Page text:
“Brain Death” is under scrutiny as more and more doctors understand that the public is becoming aware of the ethical, legal and medical controversies surrounding “brain death” and questions are being asked.
I haven’t given up on exposing the horrible diagnosis of “brain death” or my son’s story of what we went through.
Across the country, physicians involved in organ donation must adhere to what’s known as the ‘dead donor rule’. It seems simple – organs cannot be procured until after the donor has died.
EPISODE SYNOPSIS : It’s a question you might think medical science would have answered long ago – when are you dead? But in “Dead Enough” the fifth estate explores how the standards for when and how people are declared dead can vary from province to province and even from hospital to hospital. Host Bob McKeown looks at how, in the rush to meet the need for life-saving organ transplants, some doctors are worried that we may be pushing the ethical boundaries.
In the documentary Dead Enough, The Fifth Estate shares the stories of two families who both faced difficult decisions about organ donation, because their loved ones were not expected to survive severe brain injuries.
Sharon Thompson Daughter
When her daughter was critically injured and paralyzed in a car crash, for example, Sharon Thompson was at her bedside in a Calgary hospital around the clock.
Thompson says she was approached to consent to organ donation, and asked to consider taking her daughter off life support.
“When people are in an emotional state, I don’t think that’s the time to be asking those questions. Because the emotional roller-coaster we were on for, I would say, at least three of those six weeks … that’s not a great time to be having to make that decision too, because you’re not thinking,” she told McKeown.
Thompson chose not to take her daughter off life support, and Brandice Thompson made a remarkable recovery.
Shane Becker, in Vancouver, BC.
His family was planning to donate his organs after the 25-year-old college student suffered a fall that severely injured his brain.
When his mother arrived at the Vancouver General Hospital, she said she was told that her son’s brain would soon stop functioning, and he would not recover.
As she was struggling with the news, she was approached by a hospital social worker. Donna Becker said she was asked to sign the organ donation certificate.
“I just made a decision to do so knowing Shane would’ve wanted me to,” she told McKeown.
But the decision to take Becker off life support had to be postponed. The family wanted to WAIT for his father, who had to drive from the BC interior to say his final goodbye.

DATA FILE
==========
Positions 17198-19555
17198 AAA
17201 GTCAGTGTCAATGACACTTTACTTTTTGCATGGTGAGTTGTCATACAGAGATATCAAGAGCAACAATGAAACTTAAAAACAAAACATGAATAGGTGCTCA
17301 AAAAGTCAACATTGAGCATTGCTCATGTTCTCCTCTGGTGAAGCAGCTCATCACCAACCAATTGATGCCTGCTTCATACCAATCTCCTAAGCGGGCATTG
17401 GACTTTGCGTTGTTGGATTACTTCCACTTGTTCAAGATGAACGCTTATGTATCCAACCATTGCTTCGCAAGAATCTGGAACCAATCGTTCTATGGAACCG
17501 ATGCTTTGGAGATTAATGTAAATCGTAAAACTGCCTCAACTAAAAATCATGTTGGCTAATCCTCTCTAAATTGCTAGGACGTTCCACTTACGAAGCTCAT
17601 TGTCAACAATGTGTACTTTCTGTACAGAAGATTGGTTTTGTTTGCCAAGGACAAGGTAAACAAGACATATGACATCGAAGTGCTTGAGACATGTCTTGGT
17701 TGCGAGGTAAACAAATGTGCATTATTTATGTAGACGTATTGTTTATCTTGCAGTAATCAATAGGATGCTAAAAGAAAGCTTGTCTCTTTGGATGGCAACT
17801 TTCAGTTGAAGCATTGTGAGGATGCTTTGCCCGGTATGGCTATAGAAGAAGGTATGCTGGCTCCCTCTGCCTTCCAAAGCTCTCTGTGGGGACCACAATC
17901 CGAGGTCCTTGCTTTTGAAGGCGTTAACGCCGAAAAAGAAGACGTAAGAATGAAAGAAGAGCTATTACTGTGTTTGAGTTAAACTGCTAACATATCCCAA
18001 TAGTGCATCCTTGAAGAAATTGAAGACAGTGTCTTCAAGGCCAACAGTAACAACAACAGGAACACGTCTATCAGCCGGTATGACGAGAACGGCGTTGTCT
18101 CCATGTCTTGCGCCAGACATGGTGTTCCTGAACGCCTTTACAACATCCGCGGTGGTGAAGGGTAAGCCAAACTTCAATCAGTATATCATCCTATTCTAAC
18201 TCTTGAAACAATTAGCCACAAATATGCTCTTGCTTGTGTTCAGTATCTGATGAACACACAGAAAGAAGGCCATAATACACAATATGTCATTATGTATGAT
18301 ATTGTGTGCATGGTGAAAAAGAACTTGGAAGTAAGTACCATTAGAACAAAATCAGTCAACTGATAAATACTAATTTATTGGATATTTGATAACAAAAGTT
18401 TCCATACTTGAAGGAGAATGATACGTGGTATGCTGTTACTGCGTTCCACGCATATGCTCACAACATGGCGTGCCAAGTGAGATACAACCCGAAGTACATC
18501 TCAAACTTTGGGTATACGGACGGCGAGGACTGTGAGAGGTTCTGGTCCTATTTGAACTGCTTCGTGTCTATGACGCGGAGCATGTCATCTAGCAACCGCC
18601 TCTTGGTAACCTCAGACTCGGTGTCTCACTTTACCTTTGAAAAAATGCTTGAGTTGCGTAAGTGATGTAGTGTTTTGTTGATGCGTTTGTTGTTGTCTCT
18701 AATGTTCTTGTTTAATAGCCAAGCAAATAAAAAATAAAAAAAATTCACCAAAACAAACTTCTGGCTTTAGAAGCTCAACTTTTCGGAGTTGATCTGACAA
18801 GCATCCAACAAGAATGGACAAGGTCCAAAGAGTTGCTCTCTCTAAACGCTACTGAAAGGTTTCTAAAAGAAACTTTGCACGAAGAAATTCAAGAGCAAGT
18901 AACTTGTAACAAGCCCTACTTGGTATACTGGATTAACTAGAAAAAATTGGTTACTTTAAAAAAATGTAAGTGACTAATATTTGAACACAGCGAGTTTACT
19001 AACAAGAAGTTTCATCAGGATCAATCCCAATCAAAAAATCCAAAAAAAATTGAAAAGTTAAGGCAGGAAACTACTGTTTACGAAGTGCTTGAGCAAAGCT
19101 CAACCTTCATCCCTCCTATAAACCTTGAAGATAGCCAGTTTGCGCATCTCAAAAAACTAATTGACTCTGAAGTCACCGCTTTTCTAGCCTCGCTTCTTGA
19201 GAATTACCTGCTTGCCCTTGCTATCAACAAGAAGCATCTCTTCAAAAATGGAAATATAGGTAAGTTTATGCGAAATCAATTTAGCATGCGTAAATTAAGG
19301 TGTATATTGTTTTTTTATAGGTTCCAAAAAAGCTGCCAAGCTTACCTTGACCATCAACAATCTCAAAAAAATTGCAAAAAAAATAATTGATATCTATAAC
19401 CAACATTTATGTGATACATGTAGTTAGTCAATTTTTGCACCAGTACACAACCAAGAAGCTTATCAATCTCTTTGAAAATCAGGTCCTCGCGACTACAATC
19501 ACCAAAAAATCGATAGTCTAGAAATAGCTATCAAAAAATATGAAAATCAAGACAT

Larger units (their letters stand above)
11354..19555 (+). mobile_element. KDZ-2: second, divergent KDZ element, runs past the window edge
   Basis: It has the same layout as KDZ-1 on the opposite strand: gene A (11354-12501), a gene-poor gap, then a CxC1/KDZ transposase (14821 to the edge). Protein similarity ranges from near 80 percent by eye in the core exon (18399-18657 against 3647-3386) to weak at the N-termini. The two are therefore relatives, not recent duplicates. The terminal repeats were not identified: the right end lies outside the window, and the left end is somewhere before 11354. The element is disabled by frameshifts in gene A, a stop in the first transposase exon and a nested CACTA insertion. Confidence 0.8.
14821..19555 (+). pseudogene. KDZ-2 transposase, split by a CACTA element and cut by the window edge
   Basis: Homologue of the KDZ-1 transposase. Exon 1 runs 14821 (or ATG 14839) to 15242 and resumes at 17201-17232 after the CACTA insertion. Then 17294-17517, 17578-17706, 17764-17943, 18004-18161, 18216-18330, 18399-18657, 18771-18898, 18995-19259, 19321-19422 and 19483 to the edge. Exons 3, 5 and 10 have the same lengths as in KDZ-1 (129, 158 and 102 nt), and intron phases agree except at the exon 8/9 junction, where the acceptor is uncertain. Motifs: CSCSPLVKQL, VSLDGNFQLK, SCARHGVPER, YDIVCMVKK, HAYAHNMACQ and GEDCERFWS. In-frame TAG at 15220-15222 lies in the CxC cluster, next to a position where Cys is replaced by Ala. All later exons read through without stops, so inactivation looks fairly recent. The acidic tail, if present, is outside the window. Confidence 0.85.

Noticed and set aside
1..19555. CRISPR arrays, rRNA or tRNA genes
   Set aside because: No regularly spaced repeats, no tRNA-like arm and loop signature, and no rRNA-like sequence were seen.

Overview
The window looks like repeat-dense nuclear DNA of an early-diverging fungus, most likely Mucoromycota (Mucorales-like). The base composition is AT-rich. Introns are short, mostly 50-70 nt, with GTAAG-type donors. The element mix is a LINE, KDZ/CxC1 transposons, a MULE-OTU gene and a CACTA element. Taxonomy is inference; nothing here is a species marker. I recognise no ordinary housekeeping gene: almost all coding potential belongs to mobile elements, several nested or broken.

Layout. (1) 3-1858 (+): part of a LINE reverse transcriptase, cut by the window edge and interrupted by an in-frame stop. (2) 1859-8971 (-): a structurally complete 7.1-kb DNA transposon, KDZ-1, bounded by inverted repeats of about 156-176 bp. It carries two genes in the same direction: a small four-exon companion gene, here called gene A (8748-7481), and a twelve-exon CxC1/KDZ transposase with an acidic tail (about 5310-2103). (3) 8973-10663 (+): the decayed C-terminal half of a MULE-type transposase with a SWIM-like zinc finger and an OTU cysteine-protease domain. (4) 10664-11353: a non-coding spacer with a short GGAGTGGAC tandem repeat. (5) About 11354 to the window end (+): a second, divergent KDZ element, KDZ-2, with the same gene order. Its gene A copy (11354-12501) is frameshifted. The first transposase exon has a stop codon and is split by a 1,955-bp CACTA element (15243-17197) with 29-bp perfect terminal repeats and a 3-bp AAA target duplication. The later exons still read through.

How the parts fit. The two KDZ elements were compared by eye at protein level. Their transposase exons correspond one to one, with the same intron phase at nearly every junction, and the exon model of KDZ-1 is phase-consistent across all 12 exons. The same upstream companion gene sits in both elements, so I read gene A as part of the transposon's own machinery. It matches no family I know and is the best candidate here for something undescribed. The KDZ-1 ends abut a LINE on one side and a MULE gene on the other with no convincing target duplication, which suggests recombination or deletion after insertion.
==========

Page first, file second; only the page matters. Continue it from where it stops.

While they were WAITING, Becker’s mother, a nurse, noticed a tiny change in her son.
“When we were all holding his hand, he did, there was definitely some change in his grasp. It became a little stronger, especially when we spoke to him,” she told McKeown. Because they were waiting Shane Becker is now 32, married and a father.
The debate over defining death has mostly been conducted in the medical community, out of public view. It is time to make the debate public. Excuse my sarcasm but good luck with that. Organ donation is a multi billion dollar industry.
Please take a few minutes and watch this video produced by CBC/Radio-Canada. Listen to both sides of the debate. You may have to decide for one of your loved ones. Informed consent is critical to making the best decision for your loved one.
Informed consent is given when the consented has an adequate understanding of the relevant facts, and voluntarily, without coercion, consents to some procedure.
“The motives are good, the means that are questionable or morally objectionable,” according to Mary Ellen Waithe, professor at Cleveland State University featured in the video at the 20 min mark. I beg you to watch at least 10 minutes of this to see what she discovered. Scary stuff, which will now cause me once again to dig out Jamie’s medical records and see if he was given Heparin. (encourages the brain bleed) Listen to the transcript that she discovered between transplant surgeons at Cleveland Clinic. Crazy…
I completely lost it when I listened to Shane’s own words, saying he was floating above his bed, saw his family weeping and crying and saying, “guy’s I’m here, I’m trying, I’m fighting, I just can’t communicate with you.”He stated he was there cognitively, I was frustrated I couldn’t communicate with them. ”
Shane, young, smart, strong athletic prime candidate for organ donation. Fighting to communicate with his family. Can you imagine what would have happened IF his dad had not been out-of-town and was traveling to get there to say his good-byes?
Oh God, my son Jamie let us know is so many ways he was fighting.
And this is why I write and share because I don’t want anyone to not understand about brain death.